Mobile location and proximity services provider Gimbal has begun licensing its Bluetooth Low Energy (BLE) beacon firmware to enable almost any device with BLE to act as a beacon — including ATMs, jukeboxes, access points, vending machines and more.

“Gimbal’s proprietary firmware is capable of running on existing embedded platforms including Windows, Linux, Android and proprietary systems,” the Qualcomm spin-off explains.

“Through this solution, Gimbal is licensing the ability to both transmit and detect beacons. For internet-connected devices, Gimbal firmware provides the ability to manage these devices via Gimbal’s cloud service.”

“Adding Gimbal beacon technology to devices will enable retailers, hotels, venues, advertisers and out-of-home (OOH) networks to reach their mobile app users as well as to monetize their beacon networks by securely sharing access to these beacons with partners, sponsors or digital ad networks.”

“We have different firmware packages for different chipsets and different operating environments so we try to minimize the effort to build and incorporate this into or on top of your existing environment,” Gimbal COO Kevin Hunter explained to NFC World.

“That way, you can scale out to either existing chips that are incorporated or new chips that are going to be put inside a new infrastructure. We wanted to make it easy for a development team to be able to incorporate it and add that value to their offering.”

“I think when you start to license out firmware, it really gives you this secure discovery for that physical world that transcends so many different areas; home, enterprise and municipalities. All the different places we go in our lives can benefit from having this firmware incorporated,” Hunter continued.

“The idea was really to allow the market to take advantage of existing infrastructure or new infrastructure and allow them to deploy it fast and make it simple for them. We feel like we’re very much in a unique position by doing this and the interest is very strong.”


Source: http://www.nfcworld.com/2015/06/16/336013/gimbal-aims-to-turn-any-bluetooth-low energy-device-into-a-beacon/

Carrefour installs Bluetooth beacons in 28 hypermarkets across Romania

Supermarket giant Carrefour has installed 600 Bluetooth Low Energy (BLE) beacons in its 28 hypermarkets in Romania to guide shoppers around the stores and to deliver personalized promotions and offers either directly to their smartphones or to Samsung tablets affixed to the handles of their shopping carts.

The platform used by Carrefour is provided by beacon technology specialist Onyx Beacon which has also installed five hundred beacons across buses and trolleybuses on public transportation lines in the city of Bucharest to guide visually impaired passengers.

At the entrance in the supermarket, a few special shopping carts are waiting for the customer, Onyx Beacon explains. Last generation tablets produced by Samsung are installed on the shopping carts handles. A large sticker placed on the floor invites the visitor to use the Smart Shopping mobile application which can be downloaded and used on any smartphone, if the BLE port is opened.

The user’s steps are simple; select from a predefined list of store departments where you want to go in this shopping session. You note in the comments field of each chosen department the names or product categories that you have on your shopping list. After completing the shopping list and inventory of aisles where you want to go, the application calculates the route and shows you a path to follow on the store map.

As you advance from one area to another, the route is updated and the tablet on the shopping cart or your mobile phone shows your next directions. At each aisle of the hypermarket where you shop, you’ll get two, three or four notifications displayed as overlapping mini-windows. These are the active promotions at the time and at the place where you are at that very moment.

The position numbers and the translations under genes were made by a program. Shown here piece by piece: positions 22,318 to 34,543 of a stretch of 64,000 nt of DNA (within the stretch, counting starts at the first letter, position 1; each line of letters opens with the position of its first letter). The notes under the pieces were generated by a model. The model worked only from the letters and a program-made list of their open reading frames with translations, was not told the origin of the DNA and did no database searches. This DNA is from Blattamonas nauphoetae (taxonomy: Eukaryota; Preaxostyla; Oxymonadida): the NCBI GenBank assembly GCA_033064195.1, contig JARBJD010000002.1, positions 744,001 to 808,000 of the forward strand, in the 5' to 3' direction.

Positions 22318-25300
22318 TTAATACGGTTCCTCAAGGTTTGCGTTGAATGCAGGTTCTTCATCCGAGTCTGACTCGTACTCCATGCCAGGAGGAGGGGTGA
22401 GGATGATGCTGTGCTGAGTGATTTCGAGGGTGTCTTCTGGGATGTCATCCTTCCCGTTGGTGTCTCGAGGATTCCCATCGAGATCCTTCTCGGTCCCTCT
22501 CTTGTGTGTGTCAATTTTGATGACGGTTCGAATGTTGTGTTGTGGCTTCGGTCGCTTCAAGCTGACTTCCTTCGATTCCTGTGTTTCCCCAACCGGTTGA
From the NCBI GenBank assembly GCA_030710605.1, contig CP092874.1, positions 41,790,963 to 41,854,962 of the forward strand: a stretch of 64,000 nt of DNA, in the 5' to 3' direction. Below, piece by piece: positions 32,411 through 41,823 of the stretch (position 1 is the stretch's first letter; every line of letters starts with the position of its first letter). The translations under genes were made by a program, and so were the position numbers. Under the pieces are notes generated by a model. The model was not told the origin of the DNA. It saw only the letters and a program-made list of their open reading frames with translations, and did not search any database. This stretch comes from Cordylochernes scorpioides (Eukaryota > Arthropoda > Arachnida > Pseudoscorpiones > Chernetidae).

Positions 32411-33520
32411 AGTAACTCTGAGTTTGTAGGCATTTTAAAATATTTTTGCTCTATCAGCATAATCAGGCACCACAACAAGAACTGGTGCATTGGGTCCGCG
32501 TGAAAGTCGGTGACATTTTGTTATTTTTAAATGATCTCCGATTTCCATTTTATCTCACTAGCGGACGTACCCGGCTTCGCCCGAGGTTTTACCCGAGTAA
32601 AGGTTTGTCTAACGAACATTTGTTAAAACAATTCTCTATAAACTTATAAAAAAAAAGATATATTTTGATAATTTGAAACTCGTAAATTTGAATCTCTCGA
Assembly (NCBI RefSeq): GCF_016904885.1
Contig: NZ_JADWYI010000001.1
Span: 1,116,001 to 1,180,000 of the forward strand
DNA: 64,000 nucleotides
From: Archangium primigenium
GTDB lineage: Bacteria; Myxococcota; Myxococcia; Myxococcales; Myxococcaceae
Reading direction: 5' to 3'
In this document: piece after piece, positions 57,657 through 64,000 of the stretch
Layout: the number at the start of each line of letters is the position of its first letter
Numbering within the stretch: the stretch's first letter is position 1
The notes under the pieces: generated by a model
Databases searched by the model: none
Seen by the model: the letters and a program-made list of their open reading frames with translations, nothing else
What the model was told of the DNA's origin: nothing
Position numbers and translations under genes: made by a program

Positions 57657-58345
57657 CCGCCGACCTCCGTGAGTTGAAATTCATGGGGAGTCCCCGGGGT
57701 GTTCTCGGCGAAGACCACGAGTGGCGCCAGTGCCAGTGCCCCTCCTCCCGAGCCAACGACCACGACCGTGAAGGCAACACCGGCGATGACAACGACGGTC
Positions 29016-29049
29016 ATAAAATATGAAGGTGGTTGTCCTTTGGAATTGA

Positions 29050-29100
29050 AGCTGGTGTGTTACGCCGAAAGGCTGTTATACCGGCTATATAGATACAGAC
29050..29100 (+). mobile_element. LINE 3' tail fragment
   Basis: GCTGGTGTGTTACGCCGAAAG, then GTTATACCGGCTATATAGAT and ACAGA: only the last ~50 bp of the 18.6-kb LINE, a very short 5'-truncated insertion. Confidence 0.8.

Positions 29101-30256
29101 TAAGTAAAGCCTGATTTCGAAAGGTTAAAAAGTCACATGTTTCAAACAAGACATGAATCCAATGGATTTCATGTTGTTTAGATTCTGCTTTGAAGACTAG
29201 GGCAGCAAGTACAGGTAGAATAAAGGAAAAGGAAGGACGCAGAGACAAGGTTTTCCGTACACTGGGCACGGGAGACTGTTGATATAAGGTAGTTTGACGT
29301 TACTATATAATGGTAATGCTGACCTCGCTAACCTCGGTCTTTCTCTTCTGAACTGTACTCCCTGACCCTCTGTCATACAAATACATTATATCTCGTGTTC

Besides the interaction with the consumer, this solution has another important role for the commercial network — the beacons system and the platform that manages the communication can collect a number of important statistics and analytical data that can help the retailer better understand consumer behaviour within the store and optimize its routes, merchandise display systems or work program of its own employees.

The Samsung tablets are for those visitors who don’t have compatible mobile phones or who want to enjoy the experience at another visual level, Onyx Beacon told NFC World. The interaction is more comfortable having the tablet installed on the shopping cart, rather than keeping the mobile phone in your hand.

Carrefour has 178 stores in Romania, including 28 hypermarkets, 97 supermarkets and 53 convenience stores. The France-based retailer has been trialling NFC in its stores since 2009 and recently opened a new hypermarket in Villeneuve-la-Garenne equipped with 55,00  NFC shelf-edge labels.

It is also testing an LED in-store lighting system in its Lille hypermarket to send location-based services, offers and promotions to a shopper’s smartphone and piloted BLE beacons attached to trolleys and baskets in Spain last year.


Source: http://www.nfcworld.com/2015/07/23/336765/carrefour-installs-bluetooth-beacons-in- 28-hypermarkets-across-romania/

Exterion to roll out beacons across public transport in the UK

Out-of-home media owner Exterion Media UK is to roll out Bluetooth Low Energy (BLE) beacons across public transport services in “major cities” in the UK to deliver marketing messages to passengers’ smartphones.


The move follows a successful pilot conducted on buses in Norwich last year in partnership with mobile marketing and NFC specialist Proxama and transport operator FirstGroup. Exterion has awarded Proxama a contract to continue the partnership for up to three years, with the first phase looking to build on the trial in Norwich.


Proxama has also secured a second grant for £1m from Innovate UK to continue its work in the city, following a grant of close to £100,000 in July last year.


“Our proximity marketing division, which focuses on connecting consumers to retailers and brands via Bluetooth beacon technology, will provide Exterion with a managed service to deliver proximity marketing services to consumers’ smartphones, whilst using public transport,” Proxama explains. “This Exterion partnership represents a significant milestone in Proxama delivering their strategy.


“Exterion has a nationwide portfolio of advertising environments in the largest urban areas in the country. They also own media sites in numerous high footfall locations in London and are the sole providers of advertising space on Transport for London’s bus and Underground services.”


“Consumer engagement is at the heart of what we do and we are excited to embark on a partnership that will help advertisers engage with and inform audiences on the move,” says Jason Cotterrell, managing director of Exterion Media UK.


Source:http://www.nfcworld.com/2015/05/20/335335/exterion-to-roll-out-beacons-across- public-transport-in-the-uk/